It’s also good for you sometimes to be out of your regular setting because it shakes up your view of your limitations. Poses that seem impossible in a class setting might lose some of their fear when you are practicing on your own and enjoying your surroundings.

The challenge of practicing in this environment is distraction. Your senses are stimulated more when you are in an unfamiliar environment, so use this as an opportunity to focus on the inner feelings of your practice. Think about your body’s alignment if you are on an uneven surface. Feel the sensation of warmth on your head or back. Be conscious of the breeze as you control your body against its force.

 

Here are some poses to try anywhere. Be creative!

 

Ardha Adho Mukha SvanasanaArdha Adho Mukha Svanasana (Half Downward-Facing Dog Pose)

Benefits: This a great pose to do outside with a support, such as a tree or wall, since you’re connected with your whole body to the world around you.

 How to do it: Begin in Tadasana (Mountain Pose) about three feet away from your support. Hinge forward from your hips to form a 90-degree angle with your body, firming the abdominals to keep your torso straight. Hold for 30 seconds, then release.

 

Virabhadrasana IIIVirabhadrasana III (Warrior III Pose)

Benefits: Because this is a balancing pose, it’s a great opportunity to focus on aligning your body on an uneven surface.

How to do it: Start in Tadasana (Mountain Pose). Bend into Uttanasana (Forward Bend). Step your left leg back into a high lunge. Lay your torso on your right thigh. Bring your arms forward, parallel to the ground and to each other. Lengthen your left leg through your heel and lift it off the ground until your leg is at a 90-degree angle. Feel your hands and feet stretching in opposite directions. Stay in the pose for 30 seconds to a minute, then release back to a lunge. Bring your left foot forward to meet your right, then repeat on the other side.

 

 

 

Eka Pada Koundiyanasana II

Eka Pada Koundiyanasana II (Pose Dedicated to the Sage Koundinya II)

Benefits: This is a “challenge pose” for many yoga students. Trying it out on the sand or in the grass can help you feel more stable.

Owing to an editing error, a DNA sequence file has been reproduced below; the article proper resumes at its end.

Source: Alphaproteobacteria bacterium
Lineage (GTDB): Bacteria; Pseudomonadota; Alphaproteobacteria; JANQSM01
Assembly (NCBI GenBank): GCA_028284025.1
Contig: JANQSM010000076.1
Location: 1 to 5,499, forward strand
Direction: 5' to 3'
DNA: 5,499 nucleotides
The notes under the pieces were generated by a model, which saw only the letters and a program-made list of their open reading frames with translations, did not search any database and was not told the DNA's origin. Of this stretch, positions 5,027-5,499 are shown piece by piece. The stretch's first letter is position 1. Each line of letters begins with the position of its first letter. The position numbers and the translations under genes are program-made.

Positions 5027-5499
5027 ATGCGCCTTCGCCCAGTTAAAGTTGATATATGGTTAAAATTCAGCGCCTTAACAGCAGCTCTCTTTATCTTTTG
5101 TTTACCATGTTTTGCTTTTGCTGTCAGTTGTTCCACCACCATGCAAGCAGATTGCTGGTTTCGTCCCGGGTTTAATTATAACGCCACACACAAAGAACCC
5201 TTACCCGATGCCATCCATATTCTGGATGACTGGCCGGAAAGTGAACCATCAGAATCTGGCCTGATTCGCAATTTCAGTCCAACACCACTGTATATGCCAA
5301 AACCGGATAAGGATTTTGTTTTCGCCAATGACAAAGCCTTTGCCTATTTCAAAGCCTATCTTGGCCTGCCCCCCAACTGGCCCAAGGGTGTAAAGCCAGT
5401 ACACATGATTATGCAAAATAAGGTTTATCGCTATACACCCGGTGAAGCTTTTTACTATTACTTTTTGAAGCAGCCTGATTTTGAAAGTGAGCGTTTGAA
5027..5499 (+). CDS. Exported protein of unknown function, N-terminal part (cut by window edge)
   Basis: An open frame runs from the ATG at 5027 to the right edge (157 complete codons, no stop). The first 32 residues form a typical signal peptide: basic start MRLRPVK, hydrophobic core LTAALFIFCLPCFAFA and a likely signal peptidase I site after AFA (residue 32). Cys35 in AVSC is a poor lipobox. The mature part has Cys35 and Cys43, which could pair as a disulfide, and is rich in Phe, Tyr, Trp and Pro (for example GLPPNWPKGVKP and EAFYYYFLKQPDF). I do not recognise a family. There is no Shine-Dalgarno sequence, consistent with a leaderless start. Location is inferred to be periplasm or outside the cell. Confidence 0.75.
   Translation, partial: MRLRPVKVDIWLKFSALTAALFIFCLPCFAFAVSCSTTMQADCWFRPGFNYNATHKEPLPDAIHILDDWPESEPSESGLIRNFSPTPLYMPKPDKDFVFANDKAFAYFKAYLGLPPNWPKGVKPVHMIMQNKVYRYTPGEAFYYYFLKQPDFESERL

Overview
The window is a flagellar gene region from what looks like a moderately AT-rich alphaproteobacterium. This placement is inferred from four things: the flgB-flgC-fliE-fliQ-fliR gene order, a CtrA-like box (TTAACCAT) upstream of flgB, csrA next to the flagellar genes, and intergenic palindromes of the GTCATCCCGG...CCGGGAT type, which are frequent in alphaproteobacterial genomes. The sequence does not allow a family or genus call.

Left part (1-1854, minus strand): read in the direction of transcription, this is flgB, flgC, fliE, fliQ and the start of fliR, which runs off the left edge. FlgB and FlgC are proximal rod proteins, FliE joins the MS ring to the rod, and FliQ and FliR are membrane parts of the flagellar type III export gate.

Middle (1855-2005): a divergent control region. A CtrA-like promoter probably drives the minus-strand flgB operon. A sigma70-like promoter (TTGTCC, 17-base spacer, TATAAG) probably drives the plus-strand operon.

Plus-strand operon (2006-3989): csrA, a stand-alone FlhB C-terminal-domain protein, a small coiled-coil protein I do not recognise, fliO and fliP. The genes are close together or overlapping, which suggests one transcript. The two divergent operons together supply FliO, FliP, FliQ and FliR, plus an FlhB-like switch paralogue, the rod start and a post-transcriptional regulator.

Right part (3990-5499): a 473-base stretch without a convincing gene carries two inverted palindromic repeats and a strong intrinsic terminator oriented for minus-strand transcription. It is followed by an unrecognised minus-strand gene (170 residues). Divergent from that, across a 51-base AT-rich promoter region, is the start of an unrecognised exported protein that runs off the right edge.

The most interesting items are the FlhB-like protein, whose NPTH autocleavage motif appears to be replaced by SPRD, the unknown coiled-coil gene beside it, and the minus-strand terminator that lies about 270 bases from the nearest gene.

How to do it: Begin in Adho Mukha Svanasana (Downward-Facing Dog Pose).Bring your left foot far out ahead of your left arm. Bend your left elbow, bringing your left arm as far under your thigh as possible. Walk your left foot forward, allowing more weight to come onto your left arm until you have to straighten and lift your leg off the ground. Then push your body forward over your hands to lift your right leg. Bring your gaze forward. Hold the pose for 20 seconds, then release and repeat on the other side.

 

Eka Pada Koundiyanasana II (Pose Dedicated to the Sage Koundinya II)Adho Mukha Vrksasana (Handstand)

Benefits: Trying this pose on a soft surface eases the fear that many students experience about falling out of it.

How to do it: Start in Adho Mukha Svanasana (Downward-Facing Dog Pose) with your hands about two inches from a tree, wall or other smooth, stable vertical surface. Bend your left leg in, leaving your right leg extended. Kick up with your left leg. This might be as far into this pose as you can go right now. If you can, bring your right leg along with your left as you kick up. If it’s available to you, engage your core muscles and kick your legs up against your support. Remain in the pose 10 to 15 seconds. As you progress, you can lengthen your stay to one minute, then release.

 

 

 

 

 

 

Malasana

(Photo of yoga teacher Jewels Ziff Sint )

Malasana (Garland Pose)

Benefits: Doing this pose outside let you feel the strength of the earth reenergizing your body.

How to do it: Squat down with your feet as close together as possible. Place your arms next to your sides and press your upper arms and thighs against each other. Hold for 30 seconds to one minute, then release and come into Uttanasana (Forward Bend).

 

Being outside will make some of the more challenging poses easier. Having a soft surface under your hands adds to your comfort level in arm balances and inversions. Focus on the sense of strength and security you feel coming up from the ground. Enjoy the freedom you feel.

 

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Tags: office yoga, arm balances, advanced yoga poses, inversions, yoga outside, balancing poses